How To Handle Post Show Blues... with Katrina Tatae, Bikini Pro


Katrina Tatae is an NSL Bikini Athletic Pro, who hosts her own competition team. We've invited her to share this post about what happens AFTER your competition. A great, and important, message for all competitors.  

Take it away Katrina...


You’ve been spending the past 8, 10, 12 or more weeks training for your show. You put in 100 percent effort into the posing, the diet, the gym, and the mastering that stage presence. You got the perfect suit and perfect tan.

Show day has come and gone. The show is over. And, regardless of how you placed, there is a sense of void after the competition.

Everyone that competes has a goal. So, when that goal is achieved, there is this feeling like...”Now, what do I do???”


Have A Plan

If you are not prepared with a post-show game plan, you might feel a little lost at this point. Do you take an offseason and spend some time building more muscle? Do you jump into another show? The choice is different for everyone, but it is vital to your longevity and overall mental health to put together a strategy for what will happen after your competition.

This will also prevent binging and other destructive behavior post-show.

It isn’t healthy, nor is it sustainable, to stay stage-lean year round. You will need to put on some more body fat after the show. Prepare yourself mentally for these changes to the scale and in the mirror. You can do this by accepting this fact ahead of time. This makes it easier to embrace when those changes happen and prevents any negative self-talk, or guilt from creeping in post-show.

Even if you didn’t have a coach for your prep, you might look into one for the few weeks following your show. They can give you guidance and advice on how to eat and train after the show to maximize your metabolism.


Frame of Mind

Being stage lean is not a normal state of being. You are not “fluffy” after your show - you are actually more normal than when you stepped on that stage!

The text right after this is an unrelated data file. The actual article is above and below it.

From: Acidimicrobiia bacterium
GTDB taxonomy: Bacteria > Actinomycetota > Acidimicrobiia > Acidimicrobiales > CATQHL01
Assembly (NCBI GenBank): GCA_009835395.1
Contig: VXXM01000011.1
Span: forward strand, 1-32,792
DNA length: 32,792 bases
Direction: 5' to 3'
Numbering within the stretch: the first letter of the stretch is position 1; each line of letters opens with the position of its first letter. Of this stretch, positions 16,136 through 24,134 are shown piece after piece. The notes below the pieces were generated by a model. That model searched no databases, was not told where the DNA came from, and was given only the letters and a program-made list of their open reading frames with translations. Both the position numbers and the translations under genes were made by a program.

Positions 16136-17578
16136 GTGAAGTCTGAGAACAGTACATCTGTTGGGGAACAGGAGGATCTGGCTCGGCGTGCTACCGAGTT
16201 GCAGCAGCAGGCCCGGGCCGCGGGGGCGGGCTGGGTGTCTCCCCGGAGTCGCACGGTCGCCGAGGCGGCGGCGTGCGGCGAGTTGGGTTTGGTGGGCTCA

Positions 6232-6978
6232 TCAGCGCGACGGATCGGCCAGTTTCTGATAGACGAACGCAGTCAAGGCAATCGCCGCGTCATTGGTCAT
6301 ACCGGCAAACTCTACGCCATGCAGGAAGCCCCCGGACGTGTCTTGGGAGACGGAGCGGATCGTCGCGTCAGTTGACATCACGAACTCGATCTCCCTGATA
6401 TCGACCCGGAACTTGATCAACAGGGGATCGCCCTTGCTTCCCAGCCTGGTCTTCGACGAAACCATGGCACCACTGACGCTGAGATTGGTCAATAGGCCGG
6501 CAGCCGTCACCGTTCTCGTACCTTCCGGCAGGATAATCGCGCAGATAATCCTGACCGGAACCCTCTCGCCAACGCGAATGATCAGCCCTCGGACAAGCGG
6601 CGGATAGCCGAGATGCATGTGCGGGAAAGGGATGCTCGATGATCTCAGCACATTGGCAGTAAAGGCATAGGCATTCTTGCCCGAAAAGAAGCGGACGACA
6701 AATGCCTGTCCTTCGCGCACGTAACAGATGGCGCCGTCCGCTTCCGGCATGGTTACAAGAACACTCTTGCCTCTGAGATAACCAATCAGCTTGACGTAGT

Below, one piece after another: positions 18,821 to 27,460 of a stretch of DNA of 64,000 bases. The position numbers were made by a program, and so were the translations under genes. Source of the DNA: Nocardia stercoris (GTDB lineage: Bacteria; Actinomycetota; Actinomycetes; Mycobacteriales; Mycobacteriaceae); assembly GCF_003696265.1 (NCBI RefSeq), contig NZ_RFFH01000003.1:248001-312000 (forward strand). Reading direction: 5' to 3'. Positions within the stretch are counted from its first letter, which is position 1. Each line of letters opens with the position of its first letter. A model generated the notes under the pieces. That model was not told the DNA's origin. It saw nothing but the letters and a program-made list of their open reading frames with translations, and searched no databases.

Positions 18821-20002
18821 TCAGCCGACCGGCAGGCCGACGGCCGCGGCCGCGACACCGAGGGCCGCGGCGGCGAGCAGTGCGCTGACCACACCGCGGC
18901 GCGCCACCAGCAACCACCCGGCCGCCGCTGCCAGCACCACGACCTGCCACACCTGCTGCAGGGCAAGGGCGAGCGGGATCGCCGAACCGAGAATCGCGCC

This was really hard for me to understand and accept when I first started competing. I thought I wasn’t fit unless I was stage-lean.

It took awhile for my eyes to see that being in a more normal state of body fat is a positive thing. It helps my energy, training effort, sleep, mood, etc. to have a higher body fat while not on stage.


Reverse With Intention

Have a reverse diet and training strategy BEFORE your show. You are more likely not to swing in your weight and water retention if you do that. Depending on your goals post-show, your reverse will be different. The key is making SLOW changes in the weeks following your show.

Your body is in a really vulnerable state post-show. Any drastic decisions, like boycotting the gym altogether after your competition, will have negative effects on your health, physically and mentally.

Note from Amanda: We recommend checking out the eBook "Reverse Dieting" by Sohee Lee. This book dives into the subject of how to properly reverse diet, including inputs from some of the best scientific minds in the field.


DON’T #EatAllTheFood

Remember, the food will always be there. You can always make another cookie, or buy a  donut some other time. This thought always helps me from wanting to consume everything in sight post-show.

To help alleviate some of the anxieties about food post-show, I encourage you to have variety in your prep diet when possible. It helps when you really enjoy your prep food to not feel like you have to swing the complete opposite in order to make up for all the sacrifices. Find a food or meal that you can look forward to everyday.


Keys to Success Post-Show

Here are some keys to handle the post-show blues:

- Prepare yourself to not look like you did on show day.

- Have a reverse plan in place ahead of time.

- Stop judging or being critical of yourself for adding some more body fat after the show.


For more tips on bikini competitions, including recipes and workouts, check out Katrina TaTaé at or @katrinatataefit.

For bikini prep coaching, contact Katrina at



UncategorizedAmanda Freick